Allen has been serving fresh from scratch beet juice to his athletes for years - it's time for you to try it too! You can find Allen and Chef Biju's favorite juicer here.
During the 2012 Tour of California Dr. Allen Lim & Chef Biju are cooking everything the Omega Pharma-Quickstep riders and staff will be eating from our Skratch Labs kitchen trailer. Check back each day for a new video providing an inside view of what they are actually eating.
The Amgen Tour of California starts tomorrow and Skratch Labs is there. In fact, we're not just there, we're there working for the Omega-Pharma Quickstep team of three time winner of the event, Levi Leipheimer.
Dr. Allen Lim and Chef Biju Thomas are in California with the Skratch Labs Mobile Kitchen powered by Nissan and will take care of all the nutritional needs of the team's riders and staff during the eight day event.
We'll post a new video every single day of all the behind the scenes work that goes into fueling some of the top athletes in the world, so be sure to check back and see how the Skratch is made!
When I was in high school and through college, Dr. Wig Sy was my cycling coach. Wig was a former Olympian from the Philippines with an MD and PhD in physiology. He also happened to be Chinese and spoke the same dialect (Fujian) that my parents spoke to me. Without a doubt, my career has been strongly shaped by Wig’s mentoring. He not only taught me the science and rationale behind my training, he kept me on track in school and was a huge role model for me amidst all of the cultural “in between-ness,” temptation, and distraction I experienced growing up.
While at UC Davis, I would drive to Wig’s house in Sacramento each week with one of my best friends, Shannon Sovndal, who was also coached by Wig. I would sit with Shannon at Wig’s kitchen table while Wig lectured to us about training ideas and workouts for the upcoming week. We would frantically jot ideas down as Wig talked, then write our own training from the scribbled notes. Almost always, Wig’s youngest daughter, Jolene, who was about 10 years old when Shannon and I first started coming over to the house would sit quietly at the table with us and just listen. She’d never say a word. She just sat there in silence.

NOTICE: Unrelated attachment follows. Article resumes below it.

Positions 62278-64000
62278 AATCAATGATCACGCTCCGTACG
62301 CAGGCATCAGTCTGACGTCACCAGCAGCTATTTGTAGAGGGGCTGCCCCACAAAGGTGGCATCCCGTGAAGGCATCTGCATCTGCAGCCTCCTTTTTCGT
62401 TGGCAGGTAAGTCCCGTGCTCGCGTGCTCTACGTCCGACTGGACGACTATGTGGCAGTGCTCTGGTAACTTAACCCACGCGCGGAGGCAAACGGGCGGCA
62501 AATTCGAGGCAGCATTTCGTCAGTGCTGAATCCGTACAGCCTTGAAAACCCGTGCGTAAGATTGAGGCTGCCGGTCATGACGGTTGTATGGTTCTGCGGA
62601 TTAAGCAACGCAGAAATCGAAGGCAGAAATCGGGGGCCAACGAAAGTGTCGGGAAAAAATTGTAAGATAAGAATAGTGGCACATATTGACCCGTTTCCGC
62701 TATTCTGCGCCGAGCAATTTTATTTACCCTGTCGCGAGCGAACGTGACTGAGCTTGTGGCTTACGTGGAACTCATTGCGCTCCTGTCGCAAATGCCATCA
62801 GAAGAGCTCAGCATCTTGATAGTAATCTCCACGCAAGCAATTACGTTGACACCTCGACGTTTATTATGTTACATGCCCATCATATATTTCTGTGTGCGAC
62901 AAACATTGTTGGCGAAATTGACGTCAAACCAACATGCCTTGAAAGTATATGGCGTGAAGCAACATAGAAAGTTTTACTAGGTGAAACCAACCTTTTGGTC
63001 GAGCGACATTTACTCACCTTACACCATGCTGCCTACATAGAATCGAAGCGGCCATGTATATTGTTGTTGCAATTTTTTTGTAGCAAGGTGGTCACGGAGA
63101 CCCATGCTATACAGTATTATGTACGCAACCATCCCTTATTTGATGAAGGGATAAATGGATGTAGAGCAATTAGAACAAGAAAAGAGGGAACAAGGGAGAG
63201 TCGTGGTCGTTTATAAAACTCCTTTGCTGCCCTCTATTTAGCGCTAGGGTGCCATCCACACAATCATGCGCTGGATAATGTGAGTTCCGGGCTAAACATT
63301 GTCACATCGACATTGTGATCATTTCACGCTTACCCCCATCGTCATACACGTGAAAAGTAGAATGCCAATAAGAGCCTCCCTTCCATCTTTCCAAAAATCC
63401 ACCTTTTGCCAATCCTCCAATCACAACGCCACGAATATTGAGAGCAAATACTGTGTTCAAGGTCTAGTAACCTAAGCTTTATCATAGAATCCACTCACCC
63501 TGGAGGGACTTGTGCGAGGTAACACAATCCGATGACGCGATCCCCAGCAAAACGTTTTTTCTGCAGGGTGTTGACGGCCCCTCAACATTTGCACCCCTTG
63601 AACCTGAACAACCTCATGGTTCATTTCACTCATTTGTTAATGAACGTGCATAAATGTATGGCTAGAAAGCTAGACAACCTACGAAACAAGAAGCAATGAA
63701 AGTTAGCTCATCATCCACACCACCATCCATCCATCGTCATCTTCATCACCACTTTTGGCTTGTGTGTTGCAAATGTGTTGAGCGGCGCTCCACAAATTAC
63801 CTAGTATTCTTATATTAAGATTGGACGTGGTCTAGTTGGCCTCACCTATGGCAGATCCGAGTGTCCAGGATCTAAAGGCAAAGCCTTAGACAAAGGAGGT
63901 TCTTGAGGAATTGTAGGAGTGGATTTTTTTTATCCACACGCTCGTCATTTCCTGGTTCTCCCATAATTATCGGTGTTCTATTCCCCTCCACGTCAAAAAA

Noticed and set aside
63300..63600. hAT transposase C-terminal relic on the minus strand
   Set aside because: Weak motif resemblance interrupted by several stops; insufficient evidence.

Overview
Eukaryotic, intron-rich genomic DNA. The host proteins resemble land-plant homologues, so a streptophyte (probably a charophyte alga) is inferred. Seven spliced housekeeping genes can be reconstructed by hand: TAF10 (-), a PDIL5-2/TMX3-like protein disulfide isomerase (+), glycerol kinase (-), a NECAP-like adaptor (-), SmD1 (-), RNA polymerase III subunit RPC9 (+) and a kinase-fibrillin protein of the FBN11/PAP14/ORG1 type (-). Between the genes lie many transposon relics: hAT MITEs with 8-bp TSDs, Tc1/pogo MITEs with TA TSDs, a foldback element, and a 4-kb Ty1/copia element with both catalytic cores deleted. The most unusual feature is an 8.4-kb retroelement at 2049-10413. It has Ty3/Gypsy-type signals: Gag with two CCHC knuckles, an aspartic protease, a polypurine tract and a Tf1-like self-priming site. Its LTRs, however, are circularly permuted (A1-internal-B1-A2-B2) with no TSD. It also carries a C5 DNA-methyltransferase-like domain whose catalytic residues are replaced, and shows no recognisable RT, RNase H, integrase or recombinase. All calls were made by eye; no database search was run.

More than twenty years later, I found myself thinking a lot about Wig, while driving a little red Yamaha scooter with a bent chassis around Sonoma county as Levi Leipheimer, one of the strongest cyclists in the world drafted behind me, yelling at me (in a voice that sometimes sounded like a wildebeest being mauled by a pack of wolves) to slow down or speed up while I barreled around blind corners or down the Pacific Coast Highway at speeds ranging from 25 to 55 mph trying not to kill either myself or him in the process.
As a point of reference, motor pacing or “scooter-pacing,” is one of the most effective ways to simulate the high speeds and extreme fluctuations in power output that cyclists experience while racing in a pack or peloton. What I, Levi and countless pro cyclists know, is that there’s no better way to prepare for racing than to do a big block of training while chasing a scooter at Mach speed. But what a lot of people don’t talk about is what a pain in the ass it is, both literally and figuratively, to ride a scooter at precise speeds for 200 km every day for a week. The experience is a paradoxical and painful combination of pure fear and boredom – like robotically stabbing yourself in the back with a dull rusty butter knife all day or driving cross-country in the snow on bald tires while someone is tailgating you and yelling from behind.